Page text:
Who & How & Why – Gobeklitepe

 

The planners and builders of Gobeklitepe still remain a big mystery, and no one has been able to crack the code so far. Archeologists believe that the tail end of Hunter- Gatherer societies were organized in a shamanic way, suggesting that some individuals among them were more developed, possessed a higher intellect, and developed a calling for contact with the hereafter and as such became religious leaders, who presided over – and organized – their clans and societies. But the question here is: “Did they maintain their shamanic characteristics, or were they propelled to the divine and powerful level of priesthood, as seen later in the Orient as well as ancient Egypt?”

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Those T-shaped pillars are 3 to 6 meters high in size, and weigh anything between 40 to 60 tonnes each. Even with today’s technology one would need very specialized equipment to move that stuff. In human terms it is roughly estimated that a minimum of 500 bodies might pull it off. But in a world of chaos and self-preservation how were these people organised, and by whom? Then again, it seems somehow they knew, and were coached to achieve this monumental task of transporting and sequencing these megaliths in specific order. There had to be quarrying experts, transport specialists, planners, ritual overseers etc. According to archeologists this kind of organization could have only existed in a society which already had established a solid system and a sound hierarchy.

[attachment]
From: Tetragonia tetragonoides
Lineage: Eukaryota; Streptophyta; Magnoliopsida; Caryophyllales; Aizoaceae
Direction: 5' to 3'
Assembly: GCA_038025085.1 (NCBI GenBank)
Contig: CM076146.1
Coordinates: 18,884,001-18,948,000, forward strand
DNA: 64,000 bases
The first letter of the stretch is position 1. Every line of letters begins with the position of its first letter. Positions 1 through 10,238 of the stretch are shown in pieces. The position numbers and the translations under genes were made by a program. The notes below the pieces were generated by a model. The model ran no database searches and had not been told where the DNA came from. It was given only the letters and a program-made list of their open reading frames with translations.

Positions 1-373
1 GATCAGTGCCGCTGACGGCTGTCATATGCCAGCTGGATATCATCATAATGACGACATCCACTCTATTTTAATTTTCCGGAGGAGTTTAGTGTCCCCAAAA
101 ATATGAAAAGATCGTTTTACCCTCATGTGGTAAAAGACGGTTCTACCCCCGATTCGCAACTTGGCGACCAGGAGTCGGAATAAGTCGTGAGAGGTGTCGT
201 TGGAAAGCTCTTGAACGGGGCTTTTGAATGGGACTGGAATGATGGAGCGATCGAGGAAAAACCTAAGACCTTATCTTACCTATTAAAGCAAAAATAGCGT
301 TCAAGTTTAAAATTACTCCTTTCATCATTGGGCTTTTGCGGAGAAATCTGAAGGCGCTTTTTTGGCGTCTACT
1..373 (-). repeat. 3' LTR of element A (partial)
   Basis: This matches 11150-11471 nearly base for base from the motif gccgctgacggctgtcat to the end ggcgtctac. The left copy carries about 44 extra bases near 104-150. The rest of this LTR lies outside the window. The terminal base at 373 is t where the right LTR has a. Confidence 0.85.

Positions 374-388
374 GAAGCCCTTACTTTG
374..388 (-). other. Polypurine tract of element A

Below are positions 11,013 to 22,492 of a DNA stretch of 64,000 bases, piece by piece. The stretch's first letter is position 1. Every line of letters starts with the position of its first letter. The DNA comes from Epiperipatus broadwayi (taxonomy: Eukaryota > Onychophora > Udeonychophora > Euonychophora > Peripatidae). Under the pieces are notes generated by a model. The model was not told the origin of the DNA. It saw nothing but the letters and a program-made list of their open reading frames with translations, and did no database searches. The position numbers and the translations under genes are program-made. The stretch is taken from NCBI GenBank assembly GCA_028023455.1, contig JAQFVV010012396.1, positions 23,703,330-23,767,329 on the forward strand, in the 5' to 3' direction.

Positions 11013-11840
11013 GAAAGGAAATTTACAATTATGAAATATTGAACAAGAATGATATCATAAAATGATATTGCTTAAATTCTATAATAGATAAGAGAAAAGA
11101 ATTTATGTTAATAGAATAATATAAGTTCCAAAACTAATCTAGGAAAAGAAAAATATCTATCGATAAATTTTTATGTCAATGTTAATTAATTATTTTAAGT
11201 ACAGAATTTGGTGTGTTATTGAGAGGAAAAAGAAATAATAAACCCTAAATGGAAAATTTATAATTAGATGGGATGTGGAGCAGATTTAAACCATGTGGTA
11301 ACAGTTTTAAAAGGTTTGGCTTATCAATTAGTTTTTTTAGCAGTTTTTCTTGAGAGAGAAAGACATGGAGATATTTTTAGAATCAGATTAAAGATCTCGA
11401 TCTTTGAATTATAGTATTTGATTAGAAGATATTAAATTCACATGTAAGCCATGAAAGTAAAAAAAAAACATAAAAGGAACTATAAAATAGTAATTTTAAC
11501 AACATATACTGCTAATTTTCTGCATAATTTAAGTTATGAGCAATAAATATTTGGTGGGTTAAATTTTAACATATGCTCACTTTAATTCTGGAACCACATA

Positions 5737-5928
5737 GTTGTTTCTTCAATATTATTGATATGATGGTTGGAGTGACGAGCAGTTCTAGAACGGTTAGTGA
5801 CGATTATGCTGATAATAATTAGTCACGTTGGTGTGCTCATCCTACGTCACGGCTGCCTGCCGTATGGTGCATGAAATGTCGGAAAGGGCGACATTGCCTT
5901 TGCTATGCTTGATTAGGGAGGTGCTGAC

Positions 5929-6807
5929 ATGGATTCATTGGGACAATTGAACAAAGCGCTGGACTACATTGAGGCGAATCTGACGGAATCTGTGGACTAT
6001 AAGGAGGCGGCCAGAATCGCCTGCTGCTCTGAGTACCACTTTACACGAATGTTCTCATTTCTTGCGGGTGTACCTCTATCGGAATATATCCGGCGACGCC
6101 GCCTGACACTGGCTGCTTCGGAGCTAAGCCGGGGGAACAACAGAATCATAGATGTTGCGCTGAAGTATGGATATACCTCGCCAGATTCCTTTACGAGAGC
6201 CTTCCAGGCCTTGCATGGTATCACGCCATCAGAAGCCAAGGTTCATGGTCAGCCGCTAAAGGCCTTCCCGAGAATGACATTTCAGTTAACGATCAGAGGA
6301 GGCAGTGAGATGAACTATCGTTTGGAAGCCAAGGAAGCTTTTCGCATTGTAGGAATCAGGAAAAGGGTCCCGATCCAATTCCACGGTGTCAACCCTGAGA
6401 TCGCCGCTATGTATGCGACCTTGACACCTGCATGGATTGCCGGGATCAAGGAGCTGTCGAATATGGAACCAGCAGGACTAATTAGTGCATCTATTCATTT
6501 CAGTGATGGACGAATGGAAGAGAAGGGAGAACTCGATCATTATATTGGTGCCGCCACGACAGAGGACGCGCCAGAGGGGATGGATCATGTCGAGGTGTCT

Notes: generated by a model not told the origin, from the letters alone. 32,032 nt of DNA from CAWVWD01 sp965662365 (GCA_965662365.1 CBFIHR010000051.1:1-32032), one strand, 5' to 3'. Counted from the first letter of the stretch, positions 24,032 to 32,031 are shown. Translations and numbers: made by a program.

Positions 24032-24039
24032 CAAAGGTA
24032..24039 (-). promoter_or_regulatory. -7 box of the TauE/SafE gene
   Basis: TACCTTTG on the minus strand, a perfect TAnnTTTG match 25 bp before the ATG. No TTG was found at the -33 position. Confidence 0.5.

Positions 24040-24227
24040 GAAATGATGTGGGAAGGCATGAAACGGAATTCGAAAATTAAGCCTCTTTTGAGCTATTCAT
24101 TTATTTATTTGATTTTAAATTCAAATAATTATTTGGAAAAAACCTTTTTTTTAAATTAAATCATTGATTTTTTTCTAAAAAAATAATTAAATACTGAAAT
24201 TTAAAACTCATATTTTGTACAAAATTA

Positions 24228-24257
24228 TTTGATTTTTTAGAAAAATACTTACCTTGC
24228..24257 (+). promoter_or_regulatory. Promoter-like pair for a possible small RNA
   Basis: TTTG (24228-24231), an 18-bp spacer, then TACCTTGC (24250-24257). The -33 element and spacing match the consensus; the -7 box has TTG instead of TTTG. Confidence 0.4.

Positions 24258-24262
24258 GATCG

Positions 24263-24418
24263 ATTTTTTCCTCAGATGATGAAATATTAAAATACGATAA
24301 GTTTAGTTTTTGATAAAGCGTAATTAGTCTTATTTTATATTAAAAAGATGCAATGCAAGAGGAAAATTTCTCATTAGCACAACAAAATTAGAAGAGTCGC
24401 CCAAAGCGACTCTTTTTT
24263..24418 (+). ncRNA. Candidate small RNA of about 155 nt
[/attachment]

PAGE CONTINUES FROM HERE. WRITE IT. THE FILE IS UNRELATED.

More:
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The hypothesis here is that Gobeklitepe is a burial site. The excavations did not get as far as the actual graves yet, but they expect to find them under the floor or behind the walls, so far untouched. It is also surmised that Gobeklitepe’s main function was primarily ritual burials, and in some lesser capacity big feasts and social gatherings.

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Only time will tell… but as more and more of this fascinating discovery gets unearthed, and layers upon layers of mystery are peeled back, then perhaps we may have to readjust – or even be forced to change – our way of thinking about our ancestors and human history in general.